GREENFIELD — Representatives from the consulting firm, RQAW, who are working with county leaders to design a new jail, this week unveiled renderings of what the facility might look like on a new construction site located just south of the current jail.

Officials learned earlier this month that the original proposed site of the new jail building — a parking lot located between the current facility at 123 E. Main St. and the county’s community corrections building — wasn’t feasible to build on. They’ve crafted a new proposal, one they say would put the project right at the $55 million price tag local leaders had been hoping to avoid and would force five local families from their homes.

Building a new jail is part of a multi-million dollar plan to help alleviate overcrowding in the current jail, provide more mental health services to inmates, increase jail staffing and renovate existing county criminal justice buildings. Hancock County residents will vote on a referendum on May 8 asking if the county can increase property taxes to help pay for the project.

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A geological survey conducted recently on the originally proposed site showed poor soil conditions and a high water table — issues that could lead to flooding problems, especially because project plans call for the new jail to have a basement, project manager Sanjay Patel said.

So, RQAW went back to the drawing board. And this week, during a joint meeting of the Hancock County Council and the board of commissioners, they revealed a backup plan that calls for constructing the new jail on a site just south of the current facility.

The property is located at the corner of Meek and South streets in Greenfield, to the east of the courthouse annex and north of the Pennsy Trail.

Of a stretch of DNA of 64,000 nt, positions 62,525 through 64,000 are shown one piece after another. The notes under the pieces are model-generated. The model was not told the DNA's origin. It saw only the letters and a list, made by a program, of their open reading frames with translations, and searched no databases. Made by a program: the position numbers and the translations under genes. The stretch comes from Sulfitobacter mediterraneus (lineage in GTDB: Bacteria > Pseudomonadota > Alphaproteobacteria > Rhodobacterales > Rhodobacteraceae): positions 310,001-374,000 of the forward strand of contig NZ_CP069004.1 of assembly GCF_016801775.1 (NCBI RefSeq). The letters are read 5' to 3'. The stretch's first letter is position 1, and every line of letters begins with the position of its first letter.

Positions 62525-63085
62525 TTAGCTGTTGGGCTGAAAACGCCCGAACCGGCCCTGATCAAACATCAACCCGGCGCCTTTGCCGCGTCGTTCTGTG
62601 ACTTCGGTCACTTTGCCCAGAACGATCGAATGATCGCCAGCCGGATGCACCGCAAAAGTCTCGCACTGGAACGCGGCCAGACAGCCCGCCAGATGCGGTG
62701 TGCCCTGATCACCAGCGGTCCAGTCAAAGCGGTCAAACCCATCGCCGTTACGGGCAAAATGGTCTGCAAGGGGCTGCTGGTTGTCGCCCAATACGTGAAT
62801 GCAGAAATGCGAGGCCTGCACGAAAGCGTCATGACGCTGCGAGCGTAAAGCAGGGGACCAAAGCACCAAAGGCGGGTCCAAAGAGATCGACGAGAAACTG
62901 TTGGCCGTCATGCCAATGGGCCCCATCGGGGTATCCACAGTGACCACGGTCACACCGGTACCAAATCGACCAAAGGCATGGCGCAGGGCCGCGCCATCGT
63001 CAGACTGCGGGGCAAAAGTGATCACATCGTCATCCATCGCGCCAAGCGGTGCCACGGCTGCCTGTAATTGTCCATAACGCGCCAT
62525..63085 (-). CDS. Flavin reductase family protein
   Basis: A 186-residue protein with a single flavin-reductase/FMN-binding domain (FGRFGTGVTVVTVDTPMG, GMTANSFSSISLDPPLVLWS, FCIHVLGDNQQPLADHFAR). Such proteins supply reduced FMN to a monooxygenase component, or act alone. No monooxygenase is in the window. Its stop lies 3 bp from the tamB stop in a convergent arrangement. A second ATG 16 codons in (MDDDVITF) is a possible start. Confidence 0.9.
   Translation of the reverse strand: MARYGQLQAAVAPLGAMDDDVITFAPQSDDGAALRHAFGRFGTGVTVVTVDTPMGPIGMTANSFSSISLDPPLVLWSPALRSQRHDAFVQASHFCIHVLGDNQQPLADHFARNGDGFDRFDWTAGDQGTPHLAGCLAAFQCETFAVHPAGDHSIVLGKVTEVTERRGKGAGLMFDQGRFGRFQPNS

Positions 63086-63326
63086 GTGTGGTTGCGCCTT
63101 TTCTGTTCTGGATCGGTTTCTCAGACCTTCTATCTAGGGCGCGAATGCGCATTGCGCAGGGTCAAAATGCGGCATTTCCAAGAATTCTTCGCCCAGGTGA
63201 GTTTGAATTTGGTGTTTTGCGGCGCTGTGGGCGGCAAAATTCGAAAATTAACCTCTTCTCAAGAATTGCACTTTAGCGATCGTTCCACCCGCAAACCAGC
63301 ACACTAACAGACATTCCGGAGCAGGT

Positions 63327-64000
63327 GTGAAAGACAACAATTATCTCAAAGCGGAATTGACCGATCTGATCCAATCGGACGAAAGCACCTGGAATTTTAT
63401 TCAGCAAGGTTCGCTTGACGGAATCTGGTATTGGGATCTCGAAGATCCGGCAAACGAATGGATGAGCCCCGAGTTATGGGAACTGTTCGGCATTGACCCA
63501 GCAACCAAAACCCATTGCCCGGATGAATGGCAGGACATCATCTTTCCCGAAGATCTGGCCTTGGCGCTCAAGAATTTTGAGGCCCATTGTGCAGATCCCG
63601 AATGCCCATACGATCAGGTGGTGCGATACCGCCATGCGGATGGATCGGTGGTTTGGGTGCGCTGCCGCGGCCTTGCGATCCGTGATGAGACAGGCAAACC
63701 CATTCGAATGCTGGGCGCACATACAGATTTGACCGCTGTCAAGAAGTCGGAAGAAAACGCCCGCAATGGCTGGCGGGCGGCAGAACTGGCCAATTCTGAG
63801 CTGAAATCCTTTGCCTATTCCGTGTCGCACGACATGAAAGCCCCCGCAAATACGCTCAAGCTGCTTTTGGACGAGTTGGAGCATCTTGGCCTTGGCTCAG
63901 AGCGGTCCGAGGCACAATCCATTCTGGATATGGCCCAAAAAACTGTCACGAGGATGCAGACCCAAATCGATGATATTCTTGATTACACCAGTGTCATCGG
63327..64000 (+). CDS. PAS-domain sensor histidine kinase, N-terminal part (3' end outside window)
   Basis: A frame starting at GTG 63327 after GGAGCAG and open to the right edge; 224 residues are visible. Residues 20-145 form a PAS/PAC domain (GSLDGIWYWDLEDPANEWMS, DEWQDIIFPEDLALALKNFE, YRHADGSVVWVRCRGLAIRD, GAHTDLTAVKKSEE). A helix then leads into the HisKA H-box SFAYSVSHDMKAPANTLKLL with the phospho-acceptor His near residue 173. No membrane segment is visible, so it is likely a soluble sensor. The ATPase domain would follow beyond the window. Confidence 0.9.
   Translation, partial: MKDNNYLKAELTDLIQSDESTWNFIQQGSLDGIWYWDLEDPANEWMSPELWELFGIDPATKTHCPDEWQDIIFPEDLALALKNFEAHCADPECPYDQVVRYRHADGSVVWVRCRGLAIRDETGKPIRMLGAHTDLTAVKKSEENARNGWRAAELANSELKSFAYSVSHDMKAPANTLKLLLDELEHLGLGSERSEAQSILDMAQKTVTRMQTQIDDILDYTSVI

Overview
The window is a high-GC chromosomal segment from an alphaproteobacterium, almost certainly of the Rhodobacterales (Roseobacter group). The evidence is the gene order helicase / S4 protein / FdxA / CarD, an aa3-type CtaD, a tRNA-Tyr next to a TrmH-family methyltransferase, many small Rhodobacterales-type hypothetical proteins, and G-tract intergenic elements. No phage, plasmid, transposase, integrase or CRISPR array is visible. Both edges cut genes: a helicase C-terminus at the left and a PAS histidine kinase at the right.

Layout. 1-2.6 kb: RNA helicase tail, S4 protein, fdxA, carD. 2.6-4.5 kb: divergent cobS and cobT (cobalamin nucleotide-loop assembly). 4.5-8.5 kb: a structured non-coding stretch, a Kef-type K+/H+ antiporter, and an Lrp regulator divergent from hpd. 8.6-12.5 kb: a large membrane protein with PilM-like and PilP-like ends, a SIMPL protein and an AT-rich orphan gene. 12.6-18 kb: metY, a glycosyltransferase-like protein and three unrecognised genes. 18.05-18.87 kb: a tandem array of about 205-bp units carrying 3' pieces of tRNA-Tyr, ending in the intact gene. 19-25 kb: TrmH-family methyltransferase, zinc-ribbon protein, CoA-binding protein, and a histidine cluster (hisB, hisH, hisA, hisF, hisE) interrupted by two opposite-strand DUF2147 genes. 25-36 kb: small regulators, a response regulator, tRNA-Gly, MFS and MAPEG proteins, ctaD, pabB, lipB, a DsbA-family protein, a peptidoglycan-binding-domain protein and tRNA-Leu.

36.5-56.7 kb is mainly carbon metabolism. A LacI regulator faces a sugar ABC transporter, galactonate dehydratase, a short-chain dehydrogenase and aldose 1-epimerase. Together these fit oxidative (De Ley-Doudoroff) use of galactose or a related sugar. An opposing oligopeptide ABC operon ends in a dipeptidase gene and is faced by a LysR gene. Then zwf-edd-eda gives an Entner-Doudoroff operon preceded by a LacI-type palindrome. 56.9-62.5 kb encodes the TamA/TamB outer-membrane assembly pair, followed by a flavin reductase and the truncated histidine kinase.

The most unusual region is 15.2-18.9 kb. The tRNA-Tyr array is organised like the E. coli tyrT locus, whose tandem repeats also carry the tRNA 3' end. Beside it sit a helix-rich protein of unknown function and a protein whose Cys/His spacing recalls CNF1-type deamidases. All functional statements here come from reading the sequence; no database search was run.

Five houses currently sit on the site, and the county would need to purchase and demolish them in order to put the jail there. Patel said the process would likely put the project right at its proposed $55 million price tag.

The three-member board of commissioners had hoped that $55-million price tag would be a “worst case scenario.” They’ve hoped that after further design and planning, the project would prove to be less expensive.

But the alternative site — which has undergone soil testing showing it’s a good building option — meets the county’s needs, and acquiring it to build upon someway, someday has always been part of the county’s master plan, Commissioner Brad Armstrong said. He and his fellow board members have had preliminary conversations with several of the homeowners who would be impacted, and they seem willing — even glad — to cooperate, he said.

This week, Patel showed county leaders renderings of what the interior and exterior of the new jail, on its new site, would look like. He also presented drawings of what renovations and remodeling would take place in the county’s existing criminal justice facilities.

The outline for what renovations would occur to the county’s existing buildings has remained consistent.